State ethics panel owed $3 million in unpaid fines

Charleston County Council member Colleen Condon owes $35,500 in state Ethics Commission fines.

Politicians and some lobbyists owe the State Ethics Commission nearly $3.2 million in unpaid fines, with Charleston-area politicians and organizations accounting for more than $500,000 of the debt.

If all the debts were paid at once, it would be enough to cover the Ethics Commission’s annual budget for about four years, but some will never be paid. Some organizations on the list seem to no longer exist, some debts date back to 1999, and at least one of the politicians on the list died years ago.

Among current Charleston-area officeholders, three Charleston and Berkeley school board members, and Charleston County Council member Colleen Condon, have the largest debts. Most of the fines come from failures to file campaign finance reports on time.

Anthony Brown, a Charleston County Constituent School Board District 2 member, said the state has taken money from his tax refunds. The Mount Pleasant resident currently owes more than $54,000.

“‘Ethics’ makes it sound like something bad, but I just filed the wrong paperwork,” Brown said. “I was late filing my paperwork, and they charged me $100 a day.”

Only a dozen people in the state owe more than Brown, while 425 owe less. The maximum fine is currently $5,000 per report, but years ago there was no cap. Four people in the state, including former North Charleston City Council candidate Louin Poston, have Ethics Commission debts of more than $150,000. Efforts to locate Poston for comment were unsuccessful.

“The people on the debtors list are people who have refused to pay, and we are having to initiate collection efforts,” said Ethics Commission Executive Director Herbert Hayden. “They have exhausted their appeals, or they have not appealed.”

In some cases, politicians had a chance to pay smaller fines following hearings, but did not.

Condon, for example, could have paid a $7,500 fine following a hearing last year related to campaign finance reports that were filed late in 2011 and 2013. Instead, she now owes the Ethics Commission $35,500.

Condon did not return phone calls seeking comment but in March said: “I take responsibility for my errors and whatever the final fine assessment is determined to be.”

Campaign funds can be used to pay campaign-related fines, Hayden said, but local candidates for offices such as a school board rarely have large campaign funds. Many on the debtors list were candidates who did not win elections, or won and have since left office.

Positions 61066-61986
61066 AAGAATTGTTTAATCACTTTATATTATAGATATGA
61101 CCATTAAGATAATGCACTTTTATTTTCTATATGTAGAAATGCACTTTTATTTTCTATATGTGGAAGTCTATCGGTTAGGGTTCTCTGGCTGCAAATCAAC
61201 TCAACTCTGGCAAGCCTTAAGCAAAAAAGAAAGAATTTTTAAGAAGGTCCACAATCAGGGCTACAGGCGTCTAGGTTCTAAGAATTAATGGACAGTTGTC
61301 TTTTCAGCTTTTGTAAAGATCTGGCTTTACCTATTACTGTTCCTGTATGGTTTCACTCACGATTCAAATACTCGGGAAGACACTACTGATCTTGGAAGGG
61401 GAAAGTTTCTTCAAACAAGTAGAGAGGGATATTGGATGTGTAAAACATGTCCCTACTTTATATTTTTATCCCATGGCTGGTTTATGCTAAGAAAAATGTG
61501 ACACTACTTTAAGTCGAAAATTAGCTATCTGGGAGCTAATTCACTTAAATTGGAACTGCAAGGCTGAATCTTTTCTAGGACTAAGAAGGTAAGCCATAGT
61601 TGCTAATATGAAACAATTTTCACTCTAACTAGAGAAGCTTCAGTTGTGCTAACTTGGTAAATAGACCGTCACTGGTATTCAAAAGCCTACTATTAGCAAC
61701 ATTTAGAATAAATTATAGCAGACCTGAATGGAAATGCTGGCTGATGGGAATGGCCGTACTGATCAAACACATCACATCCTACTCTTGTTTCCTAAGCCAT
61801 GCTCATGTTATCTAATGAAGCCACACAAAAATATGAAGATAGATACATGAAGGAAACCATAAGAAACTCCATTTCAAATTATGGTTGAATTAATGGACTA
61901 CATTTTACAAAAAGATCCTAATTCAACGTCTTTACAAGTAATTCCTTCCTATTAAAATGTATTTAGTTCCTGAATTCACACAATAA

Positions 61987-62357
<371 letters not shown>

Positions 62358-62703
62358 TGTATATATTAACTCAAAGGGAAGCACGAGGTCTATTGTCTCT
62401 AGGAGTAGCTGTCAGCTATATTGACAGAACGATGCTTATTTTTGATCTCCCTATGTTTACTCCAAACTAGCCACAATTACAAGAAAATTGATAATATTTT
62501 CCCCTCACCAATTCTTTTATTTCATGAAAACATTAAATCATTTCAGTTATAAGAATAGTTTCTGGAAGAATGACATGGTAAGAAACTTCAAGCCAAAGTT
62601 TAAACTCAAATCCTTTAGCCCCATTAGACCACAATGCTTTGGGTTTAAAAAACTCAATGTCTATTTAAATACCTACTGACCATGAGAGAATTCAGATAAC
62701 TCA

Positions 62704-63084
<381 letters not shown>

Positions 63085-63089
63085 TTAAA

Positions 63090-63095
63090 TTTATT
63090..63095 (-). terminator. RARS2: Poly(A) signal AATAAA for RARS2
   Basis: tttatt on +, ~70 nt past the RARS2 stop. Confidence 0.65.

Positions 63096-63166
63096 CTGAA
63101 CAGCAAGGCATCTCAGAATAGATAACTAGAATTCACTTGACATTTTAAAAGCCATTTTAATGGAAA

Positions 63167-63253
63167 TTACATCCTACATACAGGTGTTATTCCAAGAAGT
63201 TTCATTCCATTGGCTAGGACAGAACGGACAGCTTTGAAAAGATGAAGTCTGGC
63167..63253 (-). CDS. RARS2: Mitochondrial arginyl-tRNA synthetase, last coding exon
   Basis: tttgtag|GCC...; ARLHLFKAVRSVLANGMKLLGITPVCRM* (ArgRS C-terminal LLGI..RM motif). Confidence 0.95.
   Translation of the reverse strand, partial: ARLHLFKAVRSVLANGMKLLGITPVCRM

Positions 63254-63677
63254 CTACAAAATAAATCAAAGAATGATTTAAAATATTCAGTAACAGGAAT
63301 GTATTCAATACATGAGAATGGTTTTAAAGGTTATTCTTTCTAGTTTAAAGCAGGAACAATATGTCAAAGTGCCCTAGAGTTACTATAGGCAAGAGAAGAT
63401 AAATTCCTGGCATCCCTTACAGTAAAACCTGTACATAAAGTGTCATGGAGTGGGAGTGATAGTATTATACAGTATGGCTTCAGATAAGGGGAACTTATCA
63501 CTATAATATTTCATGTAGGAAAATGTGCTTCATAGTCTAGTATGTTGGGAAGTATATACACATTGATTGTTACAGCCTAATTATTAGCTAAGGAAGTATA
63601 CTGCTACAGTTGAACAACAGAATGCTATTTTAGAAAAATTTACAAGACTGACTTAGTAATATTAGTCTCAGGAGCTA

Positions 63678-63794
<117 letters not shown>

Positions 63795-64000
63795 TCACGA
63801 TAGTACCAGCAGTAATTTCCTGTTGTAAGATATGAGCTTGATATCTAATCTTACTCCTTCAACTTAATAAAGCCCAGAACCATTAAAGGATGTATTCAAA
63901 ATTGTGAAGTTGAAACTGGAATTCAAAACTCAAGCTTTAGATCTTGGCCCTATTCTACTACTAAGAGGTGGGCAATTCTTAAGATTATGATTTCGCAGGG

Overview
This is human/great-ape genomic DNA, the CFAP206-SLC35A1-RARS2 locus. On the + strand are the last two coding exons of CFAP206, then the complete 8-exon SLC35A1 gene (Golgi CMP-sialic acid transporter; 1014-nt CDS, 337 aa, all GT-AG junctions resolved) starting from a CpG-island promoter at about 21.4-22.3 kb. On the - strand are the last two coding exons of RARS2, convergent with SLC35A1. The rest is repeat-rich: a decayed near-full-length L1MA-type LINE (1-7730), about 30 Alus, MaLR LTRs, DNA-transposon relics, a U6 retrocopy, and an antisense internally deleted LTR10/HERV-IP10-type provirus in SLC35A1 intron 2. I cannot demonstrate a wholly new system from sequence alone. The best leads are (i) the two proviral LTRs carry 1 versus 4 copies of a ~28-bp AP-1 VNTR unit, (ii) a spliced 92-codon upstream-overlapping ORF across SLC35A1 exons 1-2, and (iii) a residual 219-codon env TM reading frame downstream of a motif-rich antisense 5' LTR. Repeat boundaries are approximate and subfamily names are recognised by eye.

Those with Ethics Commission debts can see wages garnisheed or tax refunds seized, once the debt is turned over to the Revenue Department.

The list of debtors does not include members of the Legislature because the Ethics Commission does not have jurisdiction over them.

Charleston County school board member Christopher Collins, of North Charleston, owes the commission $24,499.15. Berkeley County School Board member Frank Wright, of Huger, owes $19,306.74.

Collins did not return a call seeking comment. Wright said he makes regular payments, but Hayden said Wright has not voluntarily paid.

“A judgment was filed with the Berkeley County Clerk of Court, and the debt was referred to the Department of Revenue,” Hayden wrote in an email. “DOR has collected $2,193.26 through wage garnishment and seizure of a tax refund.”

Wright, the senior board member, was unopposed in his bid for re-election in November. Six months earlier he was reprimanded and fined $21,500 for failing to file a pre-election Campaign Disclosure Report in 2010 and Statements of Economic Interests in 2011 and 2012.

“I just went on and said I’ll pay it, no big deal,” Wright said Tuesday. “(Candidates) file an annual form and mine was late and when it’s late, they charge you for it and that’s what happened.”

Hayden said the Ethics Commission collects about a $250,000 yearly in fines and penalties, accounting for about a third of the commission’s budget.

“We tried to get some legislation through that would prevent someone from running for a future office if they had a debt,” he said. “With lobbyists or lobbyists’ principals (the companies that employ the lobbyists), we can revoke their registration.”